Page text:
Book: Heart Berries: A Memoir by Terese Marie Mailhot
Published February 2018 by Counterpoint|143 pages
Where I Got It: I borrowed the hardcover from the library
Genre: Adult Non-Fiction/Memoir
Heart Berries is a powerful, poetic memoir of a woman’s coming of age on the Seabird Island Indian Reservation in the Pacific Northwest. Having survived a profoundly dysfunctional upbringing only to find herself hospitalized and facing a dual diagnosis of post traumatic stress disorder and bipolar II disorder; Terese Marie Mailhot is given a notebook and begins to write her way out of trauma. The triumphant result is Heart Berries, a memorial for Mailhot’s mother, a social worker and activist who had a thing for prisoners; a story of reconciliation with her father―an abusive drunk and a brilliant artist―who was murdered under mysterious circumstances; and an elegy on how difficult it is to love someone while dragging the long shadows of shame.
Mailhot trusts the reader to understand that memory isn’t exact, but melded to imagination, pain, and what we can bring ourselves to accept. Her unique and at times unsettling voice graphically illustrates her mental state. As she writes, she discovers her own true voice, seizes control of her story, and, in so doing, reestablishes her connection to her family, to her people, and to her place in the world.
This is one of those books that seem really popular, in the sense that everyone is reading it, so I figured I’d read it and see why people love it so much.
So, I wanted to love it, but it was just okay for me.
A big part of it is both the length and the writing style. I wasn’t expecting it to be so short. It’s not even 150 pages, and that’s including the Q & A at the end, plus a forward at the beginning. It’s not long at all, and I think that’s why I finished it, because I really struggled with her writing style.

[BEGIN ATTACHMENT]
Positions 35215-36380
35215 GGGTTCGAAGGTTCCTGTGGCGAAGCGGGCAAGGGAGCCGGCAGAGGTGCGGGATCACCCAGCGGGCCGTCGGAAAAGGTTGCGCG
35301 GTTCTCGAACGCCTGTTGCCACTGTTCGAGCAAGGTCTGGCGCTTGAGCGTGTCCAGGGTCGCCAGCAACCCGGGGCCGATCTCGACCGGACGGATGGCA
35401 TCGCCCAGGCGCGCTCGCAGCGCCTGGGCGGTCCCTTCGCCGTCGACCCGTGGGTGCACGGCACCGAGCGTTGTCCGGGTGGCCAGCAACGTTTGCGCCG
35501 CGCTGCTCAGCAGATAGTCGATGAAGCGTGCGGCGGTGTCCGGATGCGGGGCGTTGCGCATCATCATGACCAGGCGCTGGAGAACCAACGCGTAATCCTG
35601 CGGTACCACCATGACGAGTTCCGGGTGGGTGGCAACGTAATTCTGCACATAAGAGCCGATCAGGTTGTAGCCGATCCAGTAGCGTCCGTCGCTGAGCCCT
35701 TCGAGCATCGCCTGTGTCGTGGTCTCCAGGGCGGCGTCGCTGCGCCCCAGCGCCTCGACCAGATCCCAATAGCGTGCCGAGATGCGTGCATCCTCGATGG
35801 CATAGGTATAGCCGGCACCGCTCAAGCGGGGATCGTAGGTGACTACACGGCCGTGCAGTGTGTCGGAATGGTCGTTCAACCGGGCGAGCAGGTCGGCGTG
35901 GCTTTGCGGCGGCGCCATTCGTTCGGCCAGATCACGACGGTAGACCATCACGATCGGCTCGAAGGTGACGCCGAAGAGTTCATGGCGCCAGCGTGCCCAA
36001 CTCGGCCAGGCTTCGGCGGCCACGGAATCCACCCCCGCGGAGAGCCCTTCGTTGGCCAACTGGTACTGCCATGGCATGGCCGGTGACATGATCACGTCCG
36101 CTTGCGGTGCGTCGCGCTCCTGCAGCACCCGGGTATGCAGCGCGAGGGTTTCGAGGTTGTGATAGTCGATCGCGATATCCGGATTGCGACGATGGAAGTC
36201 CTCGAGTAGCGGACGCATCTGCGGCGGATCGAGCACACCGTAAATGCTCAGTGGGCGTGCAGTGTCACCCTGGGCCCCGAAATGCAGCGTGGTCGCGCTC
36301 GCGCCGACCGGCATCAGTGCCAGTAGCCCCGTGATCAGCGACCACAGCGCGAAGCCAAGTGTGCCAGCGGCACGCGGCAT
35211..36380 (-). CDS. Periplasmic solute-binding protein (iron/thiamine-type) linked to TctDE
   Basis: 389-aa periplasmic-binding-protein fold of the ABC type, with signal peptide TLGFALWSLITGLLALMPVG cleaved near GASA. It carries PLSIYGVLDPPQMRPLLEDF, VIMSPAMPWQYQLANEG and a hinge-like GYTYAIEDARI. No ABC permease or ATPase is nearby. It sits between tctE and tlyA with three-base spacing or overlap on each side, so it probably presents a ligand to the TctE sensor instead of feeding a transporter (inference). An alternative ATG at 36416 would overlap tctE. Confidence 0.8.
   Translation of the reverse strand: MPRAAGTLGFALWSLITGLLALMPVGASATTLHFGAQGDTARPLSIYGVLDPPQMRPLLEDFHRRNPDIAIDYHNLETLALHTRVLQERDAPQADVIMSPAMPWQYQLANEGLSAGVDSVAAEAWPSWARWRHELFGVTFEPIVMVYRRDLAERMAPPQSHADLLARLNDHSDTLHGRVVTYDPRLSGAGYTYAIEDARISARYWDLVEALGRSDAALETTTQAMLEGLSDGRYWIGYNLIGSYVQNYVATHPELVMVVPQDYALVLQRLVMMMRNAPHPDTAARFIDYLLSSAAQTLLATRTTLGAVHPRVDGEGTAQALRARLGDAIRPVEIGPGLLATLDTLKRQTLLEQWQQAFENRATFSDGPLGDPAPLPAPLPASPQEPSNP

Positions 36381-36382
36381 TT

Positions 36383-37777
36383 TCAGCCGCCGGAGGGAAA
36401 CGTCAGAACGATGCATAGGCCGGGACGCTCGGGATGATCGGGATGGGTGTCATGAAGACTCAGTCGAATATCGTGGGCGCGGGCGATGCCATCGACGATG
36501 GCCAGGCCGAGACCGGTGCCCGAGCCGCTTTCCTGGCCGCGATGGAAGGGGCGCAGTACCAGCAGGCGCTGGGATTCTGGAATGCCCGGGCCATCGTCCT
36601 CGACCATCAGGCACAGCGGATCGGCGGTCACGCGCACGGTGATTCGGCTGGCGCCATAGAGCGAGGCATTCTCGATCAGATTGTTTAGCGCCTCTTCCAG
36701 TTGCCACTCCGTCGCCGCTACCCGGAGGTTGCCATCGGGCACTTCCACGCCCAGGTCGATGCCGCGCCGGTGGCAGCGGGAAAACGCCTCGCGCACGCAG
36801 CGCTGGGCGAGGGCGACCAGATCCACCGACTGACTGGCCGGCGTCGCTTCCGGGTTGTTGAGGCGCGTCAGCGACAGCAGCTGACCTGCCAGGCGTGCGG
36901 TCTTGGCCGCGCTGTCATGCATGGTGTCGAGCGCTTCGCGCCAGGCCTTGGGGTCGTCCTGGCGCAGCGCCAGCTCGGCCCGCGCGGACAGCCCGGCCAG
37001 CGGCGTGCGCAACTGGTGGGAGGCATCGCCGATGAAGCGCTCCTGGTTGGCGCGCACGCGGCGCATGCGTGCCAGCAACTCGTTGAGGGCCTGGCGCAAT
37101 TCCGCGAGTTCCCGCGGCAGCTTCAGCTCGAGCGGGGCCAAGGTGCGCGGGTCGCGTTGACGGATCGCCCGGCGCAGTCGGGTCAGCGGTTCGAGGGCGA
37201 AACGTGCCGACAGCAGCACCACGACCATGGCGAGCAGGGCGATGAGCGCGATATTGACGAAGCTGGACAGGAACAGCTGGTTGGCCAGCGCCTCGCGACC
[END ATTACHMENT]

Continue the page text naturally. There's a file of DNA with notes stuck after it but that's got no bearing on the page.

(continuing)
It felt like I was reading diary entries or her notebook, and her memoir felt really disjointed and all over the place. Stream-of-consciousness is what comes to mind, and so Mailhot jumps around in time and place. It is one of those books you really have to pay attention to, otherwise you’ll miss something. Not only that, but it felt like I was reading a collection of essays.
It’s not completely Mailhot’s fault, since I went into this book expecting a more traditionally written memoir. I also felt like I was reading the same thing over and over- it felt like each chapter involved Mailhot pining after someone, while lamenting over having one child, while her other child was taken away from her. There didn’t seem to be any resolution or movement, and I think, what it comes down to, is that I was expecting something very different than what this memoir contained. I also thought the usage of the word you throughout the book made me feel like I was watching things from a distance, and I had a hard time connecting with her. I had a hard time keeping up with her thought process, since it does meander around quite a bit.
It’s a shame, since there were a few sentences that were absolutely beautiful and poetic. I wanted to like it, I really did. And I tried so hard to like it, but I just didn’t have it in me. I can see why so many people love it, and I really do think that the reasons why people love it are the reasons I didn’t, but not every book is going to be for every person. This clearly wasn’t the book for me, but I am glad that it is a book that works for so many other people.
2 stars. Heart Berries was just okay, and I was definitely expecting a more traditional memoir. Even though it wasn’t for me, I can see why so many people think it’s a great read.